First, most of the studied plutonic rocks in this work have subtle to strong subduction signatures (e.g., Figs. 12, 14, 15 and 16), which means that they do not derive from magmas formed in a back-arc environment, and consequently the “extra-Andean” plutons denomination is preferred. In this sense, two hypotheses may explain this magmatism: a lateral expansion of the magmatic arc, or the migration of the arc, either case to the east. Arc migration is preferred, as the scarce volume of igneous rocks which crop out in the region, which is not fully consistent with an expansion of the magmatic arc. Furthermore, the known outcrops are at similar distance from the SPB (Fig.1). This arc migration should produce melts from the mantle and/or the crust in diverse amounts according to each region, tectonic feature, and processes involved in the magmatism migration, coherent with the heterogeneous geochemical alkalinity character of the Neogene extra-Andean plutons.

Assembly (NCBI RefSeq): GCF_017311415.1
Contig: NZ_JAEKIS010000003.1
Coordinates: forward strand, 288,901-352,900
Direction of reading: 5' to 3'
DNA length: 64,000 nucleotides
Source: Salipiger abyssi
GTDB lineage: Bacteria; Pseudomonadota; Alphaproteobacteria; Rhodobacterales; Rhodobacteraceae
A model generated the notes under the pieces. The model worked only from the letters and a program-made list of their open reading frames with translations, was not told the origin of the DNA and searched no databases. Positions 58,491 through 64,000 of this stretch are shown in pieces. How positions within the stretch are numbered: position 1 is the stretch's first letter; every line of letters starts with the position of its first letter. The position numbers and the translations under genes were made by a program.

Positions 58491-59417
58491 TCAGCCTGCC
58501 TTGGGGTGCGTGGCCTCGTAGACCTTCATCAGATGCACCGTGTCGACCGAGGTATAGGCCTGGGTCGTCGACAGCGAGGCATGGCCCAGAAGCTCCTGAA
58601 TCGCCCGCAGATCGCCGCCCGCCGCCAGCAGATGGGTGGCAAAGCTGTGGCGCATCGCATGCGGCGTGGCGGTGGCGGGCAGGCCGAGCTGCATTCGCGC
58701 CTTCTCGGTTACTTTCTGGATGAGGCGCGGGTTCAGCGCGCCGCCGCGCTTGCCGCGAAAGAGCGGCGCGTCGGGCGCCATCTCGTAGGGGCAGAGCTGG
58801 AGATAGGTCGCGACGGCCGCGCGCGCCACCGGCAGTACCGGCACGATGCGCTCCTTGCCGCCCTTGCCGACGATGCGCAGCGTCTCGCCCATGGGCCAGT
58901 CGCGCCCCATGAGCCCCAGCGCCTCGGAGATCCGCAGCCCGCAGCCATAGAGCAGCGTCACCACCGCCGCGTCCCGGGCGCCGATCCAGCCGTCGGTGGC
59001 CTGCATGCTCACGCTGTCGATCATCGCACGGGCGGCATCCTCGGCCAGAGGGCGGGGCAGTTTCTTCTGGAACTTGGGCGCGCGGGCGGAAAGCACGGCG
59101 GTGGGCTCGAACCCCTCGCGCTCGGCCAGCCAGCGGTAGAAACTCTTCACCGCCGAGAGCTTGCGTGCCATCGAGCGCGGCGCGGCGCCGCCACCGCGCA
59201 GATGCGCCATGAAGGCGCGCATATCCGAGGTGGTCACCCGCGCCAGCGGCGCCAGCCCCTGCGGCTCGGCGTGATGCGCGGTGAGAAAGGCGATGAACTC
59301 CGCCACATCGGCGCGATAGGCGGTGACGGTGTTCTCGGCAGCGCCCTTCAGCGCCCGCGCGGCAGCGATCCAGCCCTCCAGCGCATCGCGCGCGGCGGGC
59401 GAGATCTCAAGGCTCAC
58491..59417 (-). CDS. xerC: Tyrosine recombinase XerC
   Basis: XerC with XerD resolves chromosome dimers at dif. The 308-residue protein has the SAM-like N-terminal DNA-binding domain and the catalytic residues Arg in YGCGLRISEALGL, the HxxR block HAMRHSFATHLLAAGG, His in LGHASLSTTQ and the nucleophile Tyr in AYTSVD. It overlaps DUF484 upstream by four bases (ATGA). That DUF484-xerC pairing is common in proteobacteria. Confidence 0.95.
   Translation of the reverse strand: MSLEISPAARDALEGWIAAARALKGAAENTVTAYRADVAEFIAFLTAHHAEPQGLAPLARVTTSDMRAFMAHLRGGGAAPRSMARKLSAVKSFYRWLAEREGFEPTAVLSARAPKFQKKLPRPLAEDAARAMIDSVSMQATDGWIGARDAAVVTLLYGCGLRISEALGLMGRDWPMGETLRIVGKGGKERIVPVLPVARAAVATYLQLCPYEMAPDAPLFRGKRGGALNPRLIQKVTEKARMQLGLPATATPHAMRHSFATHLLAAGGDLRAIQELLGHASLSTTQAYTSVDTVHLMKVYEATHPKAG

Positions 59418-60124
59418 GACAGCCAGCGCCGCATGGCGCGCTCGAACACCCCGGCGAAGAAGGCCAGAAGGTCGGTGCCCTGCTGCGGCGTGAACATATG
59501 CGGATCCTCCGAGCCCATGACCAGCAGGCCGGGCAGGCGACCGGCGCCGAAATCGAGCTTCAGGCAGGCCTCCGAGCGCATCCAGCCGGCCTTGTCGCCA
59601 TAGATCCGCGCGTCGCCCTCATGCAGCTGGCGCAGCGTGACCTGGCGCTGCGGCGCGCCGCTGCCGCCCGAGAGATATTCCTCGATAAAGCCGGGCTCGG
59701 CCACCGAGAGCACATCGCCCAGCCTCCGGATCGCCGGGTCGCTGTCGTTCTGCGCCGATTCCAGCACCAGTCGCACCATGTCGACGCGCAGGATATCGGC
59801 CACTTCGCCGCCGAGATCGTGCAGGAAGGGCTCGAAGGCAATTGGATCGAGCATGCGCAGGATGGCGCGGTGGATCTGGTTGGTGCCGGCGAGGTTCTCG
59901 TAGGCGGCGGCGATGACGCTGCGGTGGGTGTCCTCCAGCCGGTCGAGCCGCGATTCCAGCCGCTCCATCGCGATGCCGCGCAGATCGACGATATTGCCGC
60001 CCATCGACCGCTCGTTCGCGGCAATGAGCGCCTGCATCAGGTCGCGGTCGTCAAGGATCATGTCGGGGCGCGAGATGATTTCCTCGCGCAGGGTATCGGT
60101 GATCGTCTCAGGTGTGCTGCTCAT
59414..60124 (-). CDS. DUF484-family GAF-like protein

The geochemical diversity found in the studied plutons is put together with their geographic location in figure 18, where a cartoon illustrates the position of the Chile Rise segments before their collision with the trench at ca. 16 Ma (Fig. 18A), and three successive stages. A remarkable point is that at ca. 14 Ma very young oceanic crust started to subduct beneath almost all the south Patagonian western margin (>700 km), which is linked to three long segments of the Chile Rise. The last of these segments arrived to the trench at ca. 10 Ma (Fig. 18B) (Cande and Leslie, 1986). In its foreland region the southern area plutons of this work are located (Fig. 18). Meanwhile in the northern area, the Chile Rise subducted in short segments (around 1/3 compared to the segments in the south) since ca. 6 Ma (Fig. 18C). They had much more separation between them by fault zones than those of the south (Fig.18). Having this in mind, we propose that even if the arc migration to the east should have occurred more or less simultaneously in all southern Patagonia, the differences in the tectonic configurations between the northern and southern areas contributed to the strong differences in the geochemistry of the studied plutons. In the northern area magmatism is “arc-transitional” calc-alkaline (slightly more alkaline than the SPB) between the period comprised by the magmatism that generated the Zeballos Group Lavas, the Cerro Negro del Ghío and Paso de Las Llaves plutons (between ca. 16 and 8 Ma), while alkaline and “intra-plate transitional” calc-alkaline plutonism took place in the southern area (Monte Balmaceda and Torres del Paine intrusive complexes, respectively).